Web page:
I’m a dabbler. I worry sometimes that this might be a bad thing. But I’m trying to get over it.

Some people are obsessive, which is, of course, why the best athletes, artists, musicians, chefs, and writers are as good as they are. I’ve had jobs that encouraged obsession. As a university professor, I could have spent all my time reading academic journals and relevant books, just to keep up. But as a colleague put it, that would be like trying to walk to the horizon. And I simply needed a
break now and then.

When I was a sportswriter, there was pressure to be up to speed on that whole wide world, to read the specialty magazines, to spend weekends watching TV, to attend games on days off. I can’t imagine doing that job now, with seemingly every game televised live. Some of my colleagues devoted most of their unpaid hours consuming all this stuff. Not me. I’m fond of quoting the writer CLR James: “What does he know of cricket who only cricket knows?” I like sports well enough, but I like other things, too.

Speaking of other things, I have come to appreciate bird watching. I have feeders in our yard, and binoculars, and a couple of bird books, but I’m not obsessive about it. I once wrote a magazine article about birding and was lucky enough to accompany a team on a competition called a ‘big day.’ We had to identify as many species as we could, by sight or sound, within 24 hours. It started at midnight – owls, you know – and involved driving SUVs all over B.C.’s Okanagan Valley. The participants were extremely keen and generous with their knowledge, clearly obsessive; my team leader drove along narrow, winding logging roads with his head out the window looking up in the sky. It was interesting and fun and it made for a good story. But at the end I was like, been there, done that.

Same with a visit Dianne and I made to a ‘star party’ on Manitoulin Island. We like looking at the stars and we can identify a few obvious constellations, but, you know, there are mosquitoes, and on clear nights in the winter it’s cold. The star party was on a pleasant, late-summer night, at a hilltop campground in a dark sky area when the moon was just a sliver, and it featured a couple dozen eager amateur astronomers and a guide with a telescope. But we soon realized their passion far exceeded our own; when I asked one fellow about the camera he had mounted on his telescope, the lengthy, jargon-loaded monologue that followed made me regret it. We went to bed shortly after midnight.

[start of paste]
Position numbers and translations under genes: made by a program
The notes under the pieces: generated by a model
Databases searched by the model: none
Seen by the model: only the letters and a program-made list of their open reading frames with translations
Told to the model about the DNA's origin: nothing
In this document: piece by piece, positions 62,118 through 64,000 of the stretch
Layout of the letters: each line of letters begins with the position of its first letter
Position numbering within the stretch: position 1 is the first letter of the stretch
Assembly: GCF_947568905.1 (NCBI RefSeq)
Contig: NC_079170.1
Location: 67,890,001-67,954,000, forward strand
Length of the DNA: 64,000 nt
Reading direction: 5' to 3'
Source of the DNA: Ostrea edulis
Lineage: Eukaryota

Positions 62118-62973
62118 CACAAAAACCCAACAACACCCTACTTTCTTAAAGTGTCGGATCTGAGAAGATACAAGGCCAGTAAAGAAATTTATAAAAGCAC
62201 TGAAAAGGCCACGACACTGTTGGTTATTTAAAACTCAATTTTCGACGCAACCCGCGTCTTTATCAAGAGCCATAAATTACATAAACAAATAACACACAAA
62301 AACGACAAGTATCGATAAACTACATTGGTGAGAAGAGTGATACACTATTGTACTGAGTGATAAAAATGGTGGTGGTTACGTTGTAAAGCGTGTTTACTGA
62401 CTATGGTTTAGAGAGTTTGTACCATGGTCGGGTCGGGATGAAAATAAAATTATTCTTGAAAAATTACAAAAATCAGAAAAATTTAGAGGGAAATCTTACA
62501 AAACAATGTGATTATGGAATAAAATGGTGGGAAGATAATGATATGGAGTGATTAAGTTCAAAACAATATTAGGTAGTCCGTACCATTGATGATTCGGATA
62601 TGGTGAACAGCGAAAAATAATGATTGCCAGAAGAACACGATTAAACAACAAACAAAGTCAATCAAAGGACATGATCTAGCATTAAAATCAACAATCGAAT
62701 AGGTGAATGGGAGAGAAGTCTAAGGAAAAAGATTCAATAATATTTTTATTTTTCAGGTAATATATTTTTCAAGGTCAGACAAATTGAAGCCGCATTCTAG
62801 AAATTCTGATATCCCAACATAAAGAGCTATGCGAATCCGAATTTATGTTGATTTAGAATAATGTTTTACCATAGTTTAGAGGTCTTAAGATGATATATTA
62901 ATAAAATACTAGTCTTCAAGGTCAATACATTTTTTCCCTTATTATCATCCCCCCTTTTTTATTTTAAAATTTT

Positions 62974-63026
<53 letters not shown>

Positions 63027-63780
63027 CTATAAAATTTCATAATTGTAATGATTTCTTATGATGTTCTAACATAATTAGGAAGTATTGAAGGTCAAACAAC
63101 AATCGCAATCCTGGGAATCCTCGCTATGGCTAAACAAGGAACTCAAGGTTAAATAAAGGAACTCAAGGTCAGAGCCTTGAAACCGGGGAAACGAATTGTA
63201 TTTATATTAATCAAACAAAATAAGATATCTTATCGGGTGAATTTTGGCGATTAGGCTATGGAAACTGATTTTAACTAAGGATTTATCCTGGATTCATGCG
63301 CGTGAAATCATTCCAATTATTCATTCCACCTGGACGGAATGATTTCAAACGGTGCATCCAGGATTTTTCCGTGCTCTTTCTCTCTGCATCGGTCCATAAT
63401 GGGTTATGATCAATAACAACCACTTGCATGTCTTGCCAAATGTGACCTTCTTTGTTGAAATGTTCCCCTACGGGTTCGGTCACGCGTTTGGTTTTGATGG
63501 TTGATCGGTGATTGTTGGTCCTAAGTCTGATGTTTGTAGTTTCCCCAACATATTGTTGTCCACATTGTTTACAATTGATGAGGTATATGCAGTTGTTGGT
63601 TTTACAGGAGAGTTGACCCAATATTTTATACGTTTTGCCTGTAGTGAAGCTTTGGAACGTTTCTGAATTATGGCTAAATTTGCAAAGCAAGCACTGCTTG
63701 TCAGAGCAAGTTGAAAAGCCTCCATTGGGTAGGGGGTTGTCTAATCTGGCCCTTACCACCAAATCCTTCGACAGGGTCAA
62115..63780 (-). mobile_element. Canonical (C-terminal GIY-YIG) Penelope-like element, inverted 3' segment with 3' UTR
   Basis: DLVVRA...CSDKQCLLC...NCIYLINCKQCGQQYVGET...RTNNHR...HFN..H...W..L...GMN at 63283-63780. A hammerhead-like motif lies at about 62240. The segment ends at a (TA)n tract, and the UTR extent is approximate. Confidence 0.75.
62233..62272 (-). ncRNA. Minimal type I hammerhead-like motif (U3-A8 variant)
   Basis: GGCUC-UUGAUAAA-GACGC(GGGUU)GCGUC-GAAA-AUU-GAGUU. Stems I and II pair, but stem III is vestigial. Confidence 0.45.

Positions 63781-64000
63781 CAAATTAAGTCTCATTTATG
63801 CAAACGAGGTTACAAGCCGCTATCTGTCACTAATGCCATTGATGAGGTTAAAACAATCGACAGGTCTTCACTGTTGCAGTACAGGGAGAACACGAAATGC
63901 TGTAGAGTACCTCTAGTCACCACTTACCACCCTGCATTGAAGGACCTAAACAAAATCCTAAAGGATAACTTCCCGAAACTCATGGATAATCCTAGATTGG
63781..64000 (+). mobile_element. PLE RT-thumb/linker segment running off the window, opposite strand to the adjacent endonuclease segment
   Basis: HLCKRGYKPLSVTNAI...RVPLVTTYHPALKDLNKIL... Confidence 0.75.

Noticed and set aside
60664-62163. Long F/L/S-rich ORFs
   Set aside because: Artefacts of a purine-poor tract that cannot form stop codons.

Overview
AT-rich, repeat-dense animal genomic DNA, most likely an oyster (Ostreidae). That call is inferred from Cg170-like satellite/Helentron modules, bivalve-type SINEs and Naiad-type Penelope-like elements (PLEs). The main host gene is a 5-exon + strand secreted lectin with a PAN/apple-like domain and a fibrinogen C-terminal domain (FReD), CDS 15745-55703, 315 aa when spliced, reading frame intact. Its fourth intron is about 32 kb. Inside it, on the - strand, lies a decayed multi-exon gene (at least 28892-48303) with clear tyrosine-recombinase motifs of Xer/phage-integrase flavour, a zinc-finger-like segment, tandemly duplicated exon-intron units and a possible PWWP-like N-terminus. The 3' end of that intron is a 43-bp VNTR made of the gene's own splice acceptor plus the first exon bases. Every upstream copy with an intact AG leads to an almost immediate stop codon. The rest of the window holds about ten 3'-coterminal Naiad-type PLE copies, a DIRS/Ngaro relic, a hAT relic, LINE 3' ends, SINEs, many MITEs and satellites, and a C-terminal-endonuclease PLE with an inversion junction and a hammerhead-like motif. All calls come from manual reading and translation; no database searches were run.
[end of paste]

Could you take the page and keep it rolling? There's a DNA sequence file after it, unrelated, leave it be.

I like cooking – although, to be honest, mostly I like eating. I learned to cook when my parents ran a small restaurant, mostly short-order meals. My repertoire has expanded considerably over the years, I have lots of cookbooks and downloaded recipes, and most of the cool kitchen gadgets one needs. I even ponder taking a cooking class of some sort. But I don’t want to cook all the time; we’ve got store-bought pizza and chicken wings in the freezer. Sometimes, too, I just want to sit in front of the TV and watch others cooking and talking about food. I miss Anthony Bourdain.

I like photography, too, and I have a couple of cameras. But mostly I take pictures with my cell phone. It’s light, it’s handy, I always have it with me, and the photos are pretty good too. And I like to collect art: paintings, pottery, sculptures, blown glass. I thoroughly enjoy being surrounded by these beautiful objects in a house that is quickly becoming an art gallery. I even took an art history course once. But I’m no expert.

I hope I don’t sound critical of obsessives. In fact, I envy them. Where would we be without the all-consuming passion of those inspired musicians and writers and artists and athletes, whose greatness stems from their boundless devotion?

Our son Adam, for instance, has his obsessions. When he played sports, he was all in. It meant Dianne and I spending lots of time – and money – at football fields, baseball diamonds, and chilly hockey and curling rinks. But I think it was a good thing; he pushed himself to be the best he could be. A good life lesson.

He’s now obsessed with cooking fine food and drinking fine wine. And I have to say that I’m all in.

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